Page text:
Enemies of Harriet Harman – I’m told they exist – will take delight from her slips at PMQs just now.
First there was an Austin Powers moment when she told the House of Commons that the government had helped….wait for it….90 businesses. Amid ripples of laughter, she clarified this to the real figure, 90,000.
Second she referred to UKFI, the arms-length body which controls the nationalised banks, as UKIA.
And was I the only person who picked up on her description of those who will benefit from the Tory inheritance tax cut as the “super-rich“? If this is people whose estate is worth more than £700,000, doesn’t it include lots of Labour MPs?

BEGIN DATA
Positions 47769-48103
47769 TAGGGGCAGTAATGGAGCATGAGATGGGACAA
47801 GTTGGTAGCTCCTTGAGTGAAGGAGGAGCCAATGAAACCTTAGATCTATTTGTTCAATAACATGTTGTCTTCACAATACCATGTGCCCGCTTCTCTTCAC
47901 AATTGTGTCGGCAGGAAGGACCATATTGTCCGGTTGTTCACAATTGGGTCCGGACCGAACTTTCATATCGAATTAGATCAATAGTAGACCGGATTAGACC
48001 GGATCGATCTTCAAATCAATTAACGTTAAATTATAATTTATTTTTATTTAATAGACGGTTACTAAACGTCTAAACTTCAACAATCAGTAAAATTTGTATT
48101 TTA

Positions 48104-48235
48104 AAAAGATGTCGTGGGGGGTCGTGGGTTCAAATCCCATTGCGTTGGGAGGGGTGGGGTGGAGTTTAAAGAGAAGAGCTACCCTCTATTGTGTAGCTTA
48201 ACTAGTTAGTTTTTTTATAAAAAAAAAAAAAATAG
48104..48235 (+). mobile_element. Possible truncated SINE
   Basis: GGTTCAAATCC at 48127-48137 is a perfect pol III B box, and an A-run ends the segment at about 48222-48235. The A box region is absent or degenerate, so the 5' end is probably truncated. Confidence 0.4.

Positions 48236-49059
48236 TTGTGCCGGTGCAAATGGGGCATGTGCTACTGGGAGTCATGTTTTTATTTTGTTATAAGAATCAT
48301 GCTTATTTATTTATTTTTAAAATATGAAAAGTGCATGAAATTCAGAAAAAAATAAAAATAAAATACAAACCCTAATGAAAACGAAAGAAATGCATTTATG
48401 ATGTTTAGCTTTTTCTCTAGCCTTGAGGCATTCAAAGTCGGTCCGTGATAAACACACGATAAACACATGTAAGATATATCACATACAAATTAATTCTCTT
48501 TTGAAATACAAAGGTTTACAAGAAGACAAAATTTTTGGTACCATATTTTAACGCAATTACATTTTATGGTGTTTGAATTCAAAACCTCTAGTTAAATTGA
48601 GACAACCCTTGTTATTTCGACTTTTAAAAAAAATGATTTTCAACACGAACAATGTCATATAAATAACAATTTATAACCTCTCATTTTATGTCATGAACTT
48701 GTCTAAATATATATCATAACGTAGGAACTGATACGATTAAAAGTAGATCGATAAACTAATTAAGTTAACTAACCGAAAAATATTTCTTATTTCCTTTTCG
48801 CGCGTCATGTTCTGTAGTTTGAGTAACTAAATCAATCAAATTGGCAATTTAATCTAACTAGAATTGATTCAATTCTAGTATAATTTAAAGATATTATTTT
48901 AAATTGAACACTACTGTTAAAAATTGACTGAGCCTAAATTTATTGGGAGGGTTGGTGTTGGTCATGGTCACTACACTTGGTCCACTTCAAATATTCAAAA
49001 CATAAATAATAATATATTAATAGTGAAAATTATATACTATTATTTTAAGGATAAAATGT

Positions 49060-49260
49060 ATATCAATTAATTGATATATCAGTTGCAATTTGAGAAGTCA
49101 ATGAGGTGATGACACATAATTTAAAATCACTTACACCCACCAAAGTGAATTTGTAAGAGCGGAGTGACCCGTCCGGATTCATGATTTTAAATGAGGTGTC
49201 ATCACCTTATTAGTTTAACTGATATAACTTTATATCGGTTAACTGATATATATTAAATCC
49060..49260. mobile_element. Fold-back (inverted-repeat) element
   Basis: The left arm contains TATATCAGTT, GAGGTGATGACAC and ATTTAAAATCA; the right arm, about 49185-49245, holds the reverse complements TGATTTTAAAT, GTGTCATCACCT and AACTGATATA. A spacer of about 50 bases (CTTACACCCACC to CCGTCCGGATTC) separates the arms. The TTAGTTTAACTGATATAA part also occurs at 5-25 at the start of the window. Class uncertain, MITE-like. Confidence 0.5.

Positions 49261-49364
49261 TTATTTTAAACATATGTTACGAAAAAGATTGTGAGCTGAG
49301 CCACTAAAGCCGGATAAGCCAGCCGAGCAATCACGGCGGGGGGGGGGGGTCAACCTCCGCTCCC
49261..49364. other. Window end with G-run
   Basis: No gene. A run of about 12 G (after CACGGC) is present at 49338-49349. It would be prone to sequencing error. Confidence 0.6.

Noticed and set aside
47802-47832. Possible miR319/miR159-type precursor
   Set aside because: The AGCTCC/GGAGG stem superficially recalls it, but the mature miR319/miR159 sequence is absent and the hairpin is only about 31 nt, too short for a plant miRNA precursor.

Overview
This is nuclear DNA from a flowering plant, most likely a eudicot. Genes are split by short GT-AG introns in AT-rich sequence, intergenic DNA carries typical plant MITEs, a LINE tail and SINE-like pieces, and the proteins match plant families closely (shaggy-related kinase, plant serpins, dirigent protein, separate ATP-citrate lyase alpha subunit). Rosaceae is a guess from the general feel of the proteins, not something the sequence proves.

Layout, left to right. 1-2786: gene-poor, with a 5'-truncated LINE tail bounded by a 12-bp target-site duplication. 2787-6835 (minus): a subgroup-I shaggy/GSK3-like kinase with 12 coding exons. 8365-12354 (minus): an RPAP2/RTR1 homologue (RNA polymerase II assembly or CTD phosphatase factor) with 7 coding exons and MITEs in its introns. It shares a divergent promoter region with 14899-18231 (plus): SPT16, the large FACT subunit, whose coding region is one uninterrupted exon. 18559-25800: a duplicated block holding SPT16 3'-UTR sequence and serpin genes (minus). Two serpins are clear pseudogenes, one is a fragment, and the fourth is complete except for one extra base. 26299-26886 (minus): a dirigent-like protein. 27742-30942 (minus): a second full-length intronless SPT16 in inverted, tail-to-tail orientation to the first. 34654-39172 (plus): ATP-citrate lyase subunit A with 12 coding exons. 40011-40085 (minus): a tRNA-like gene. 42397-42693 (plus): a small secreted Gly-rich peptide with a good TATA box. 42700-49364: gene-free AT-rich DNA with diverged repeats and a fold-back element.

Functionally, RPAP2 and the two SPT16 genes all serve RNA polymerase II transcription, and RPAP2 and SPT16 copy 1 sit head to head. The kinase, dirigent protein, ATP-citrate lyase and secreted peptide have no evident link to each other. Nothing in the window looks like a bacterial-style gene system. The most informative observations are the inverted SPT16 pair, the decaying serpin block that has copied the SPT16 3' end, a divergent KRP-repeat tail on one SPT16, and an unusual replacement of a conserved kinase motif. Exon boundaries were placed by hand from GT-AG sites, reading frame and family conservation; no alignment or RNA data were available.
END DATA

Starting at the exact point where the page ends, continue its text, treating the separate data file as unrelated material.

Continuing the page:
More seriously the Tories may want to re-examine their IHT policy (lifting the threshold to £1m). A tax cut which looked wildly popular during the boom times does not look so cunning during a recession.
One Labour adviser told me this week that the party was cock-a-hoop at David Cameron’s refusal to drop the pledge (see the Ken Clarke controversy at the weekend). “It’s one of their only firm manifesto commitments and it’s a giveaway to the rich, we are delighted they are holding on to it,” he said.
Given the downturn, the public is likely to agree with Harman’s description of the IHT move as a £2bn tax cut for just 3,000 well-off people – if not actually the super-rich. That wasn’t the case a year ago.